- Read it again. "Dayton has the ability with its reversible-clothing type players, inside and out to give Stanford all they can take." On the surface, it only says "Dayton has the ability to compete equally with Stanford." The richness of Kelloogg's work lies in the imagery and levels of language: I've had two concepts blended in my mind for the first time: reversible clothing (neutral for temperature) and modifiable clothing (for adapting to temperature changes). I've become enamored of the concept. Kellogg could make a Kickstarter campaign for reversible zip-off pants. I would buy some. Just like I buy the basketball players that they necessarily call to mind.
- Product potential aside, don't miss the balanced, evocative language of reversible: inside/out & give/take. This is composition, friends. Underestimate Clark Kellogg at your peril.
- [Mission Control]
- "Can you see them on radar, Corporal?"
- "No sir."
- "Might they be flying under our radar?"
- "I can't imagine how. We've --OHMYGOD THEY'RE UNDER THE SCREEN THEY'RE IN THE BUILDING THEY'R--" [scene]
- Kellogg, on Villanova's blowout of Iowa, said "In our house, we call that a woodshed, whether it's Word Streak or Words With Friends." Um ,OK. There's not even a vague mention of basketball there. At all. But let's dig deeper
- 'Woodshed' would have a base score of 15 in Words With Friends (16 in Scrabble).
- Depending on your luck with double/triple letter and word tiles, adjacent letters, and on whether you played all your tiles for 'woodshed' (bingo!), you could possible score 54, 33, or 87, which were Villanova's 1st half, 2nd half, and final scores, respectively. This is Kellogg at his best. Subtle, but with depth that rewards effort.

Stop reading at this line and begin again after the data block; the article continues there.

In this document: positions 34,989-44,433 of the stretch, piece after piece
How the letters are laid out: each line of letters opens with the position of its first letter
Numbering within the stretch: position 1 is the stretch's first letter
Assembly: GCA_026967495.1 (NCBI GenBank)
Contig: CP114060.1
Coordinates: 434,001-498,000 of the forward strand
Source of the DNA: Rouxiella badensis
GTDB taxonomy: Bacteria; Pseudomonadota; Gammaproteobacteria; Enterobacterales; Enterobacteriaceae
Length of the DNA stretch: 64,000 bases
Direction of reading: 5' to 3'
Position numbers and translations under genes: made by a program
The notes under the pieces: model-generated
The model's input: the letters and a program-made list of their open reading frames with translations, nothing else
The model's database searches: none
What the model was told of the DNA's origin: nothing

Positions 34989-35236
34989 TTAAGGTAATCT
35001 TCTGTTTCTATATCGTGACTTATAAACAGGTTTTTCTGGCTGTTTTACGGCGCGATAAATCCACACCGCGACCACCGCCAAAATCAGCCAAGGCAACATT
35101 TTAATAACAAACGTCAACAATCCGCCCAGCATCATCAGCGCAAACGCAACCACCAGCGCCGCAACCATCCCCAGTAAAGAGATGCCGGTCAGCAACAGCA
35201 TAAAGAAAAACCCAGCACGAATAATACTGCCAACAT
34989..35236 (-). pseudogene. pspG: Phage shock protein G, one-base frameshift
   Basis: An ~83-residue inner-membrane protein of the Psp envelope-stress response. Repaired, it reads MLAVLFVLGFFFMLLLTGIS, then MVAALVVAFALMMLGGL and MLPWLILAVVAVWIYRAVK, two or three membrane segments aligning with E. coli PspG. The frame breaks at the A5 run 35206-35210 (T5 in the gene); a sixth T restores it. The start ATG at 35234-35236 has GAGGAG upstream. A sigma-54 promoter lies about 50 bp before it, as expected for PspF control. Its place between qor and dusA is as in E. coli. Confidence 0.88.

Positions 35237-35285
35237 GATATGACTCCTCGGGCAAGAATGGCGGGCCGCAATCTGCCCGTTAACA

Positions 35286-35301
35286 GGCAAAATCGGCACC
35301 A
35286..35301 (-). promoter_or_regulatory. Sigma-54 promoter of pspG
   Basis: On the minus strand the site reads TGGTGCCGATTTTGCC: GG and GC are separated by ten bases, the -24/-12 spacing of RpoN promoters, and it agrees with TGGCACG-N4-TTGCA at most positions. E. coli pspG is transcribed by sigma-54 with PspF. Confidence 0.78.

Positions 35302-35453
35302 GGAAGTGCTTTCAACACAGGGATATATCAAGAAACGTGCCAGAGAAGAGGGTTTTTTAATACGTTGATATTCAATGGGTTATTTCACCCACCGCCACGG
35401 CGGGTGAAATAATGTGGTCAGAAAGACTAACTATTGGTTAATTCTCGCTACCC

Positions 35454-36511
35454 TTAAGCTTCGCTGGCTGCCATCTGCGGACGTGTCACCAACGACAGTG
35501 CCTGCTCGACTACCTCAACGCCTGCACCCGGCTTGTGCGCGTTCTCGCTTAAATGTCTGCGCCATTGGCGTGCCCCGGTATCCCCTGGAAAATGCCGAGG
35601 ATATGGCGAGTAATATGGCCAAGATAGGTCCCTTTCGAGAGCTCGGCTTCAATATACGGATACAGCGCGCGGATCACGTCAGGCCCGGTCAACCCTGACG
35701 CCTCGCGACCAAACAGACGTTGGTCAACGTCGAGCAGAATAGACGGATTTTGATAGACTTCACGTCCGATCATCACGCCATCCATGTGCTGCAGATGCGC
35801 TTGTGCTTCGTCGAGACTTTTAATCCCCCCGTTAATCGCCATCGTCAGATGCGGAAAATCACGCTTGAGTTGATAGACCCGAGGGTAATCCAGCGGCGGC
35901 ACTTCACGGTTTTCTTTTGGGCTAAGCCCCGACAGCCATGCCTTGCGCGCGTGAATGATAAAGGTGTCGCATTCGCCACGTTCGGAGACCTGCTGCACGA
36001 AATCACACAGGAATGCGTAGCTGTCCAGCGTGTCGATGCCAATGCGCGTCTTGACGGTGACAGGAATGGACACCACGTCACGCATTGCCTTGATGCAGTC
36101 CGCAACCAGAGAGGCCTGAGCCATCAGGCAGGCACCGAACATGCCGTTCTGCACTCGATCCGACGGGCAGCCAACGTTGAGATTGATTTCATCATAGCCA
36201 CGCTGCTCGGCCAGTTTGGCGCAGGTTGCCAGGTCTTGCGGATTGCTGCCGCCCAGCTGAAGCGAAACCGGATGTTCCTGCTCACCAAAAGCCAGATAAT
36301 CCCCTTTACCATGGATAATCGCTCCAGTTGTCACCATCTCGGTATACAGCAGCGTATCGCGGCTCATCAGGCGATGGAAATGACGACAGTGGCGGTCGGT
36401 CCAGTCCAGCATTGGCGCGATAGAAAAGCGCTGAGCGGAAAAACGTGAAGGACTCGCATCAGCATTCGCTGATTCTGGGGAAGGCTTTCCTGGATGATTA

- Producer #1: "We've got 4 minutes to fill."
- Producer #2: "Let's go back to the touchscreen."
- Producer #1: "Please don't ever suggest that again. Maybe a remote interview?"
- Producer #2: "Too cliche'. We need something innovative."
- Producer #3: [snorts as he wakes from Wisconsin-induced nap] "No! Um, tangled, the. .. the strings are tangled THE PUPPETS are, uh . . . what?"
- Producer #1: "Genius! Call the puppet guys!"
- He has repeatedly referred to college basketball players being "brain neutral." This two-word combo has become my own personal Banach-Tarsky paradox. I don't know if brain neutral is good or bad. Sometimes I think it's an asset to be brain neutral. Other times, I'm convinced it's what keeps us from excelling. Am I "brain neutral" as I type this? I don't even know. As soon as you contemplate "brain neutral," you no longer are.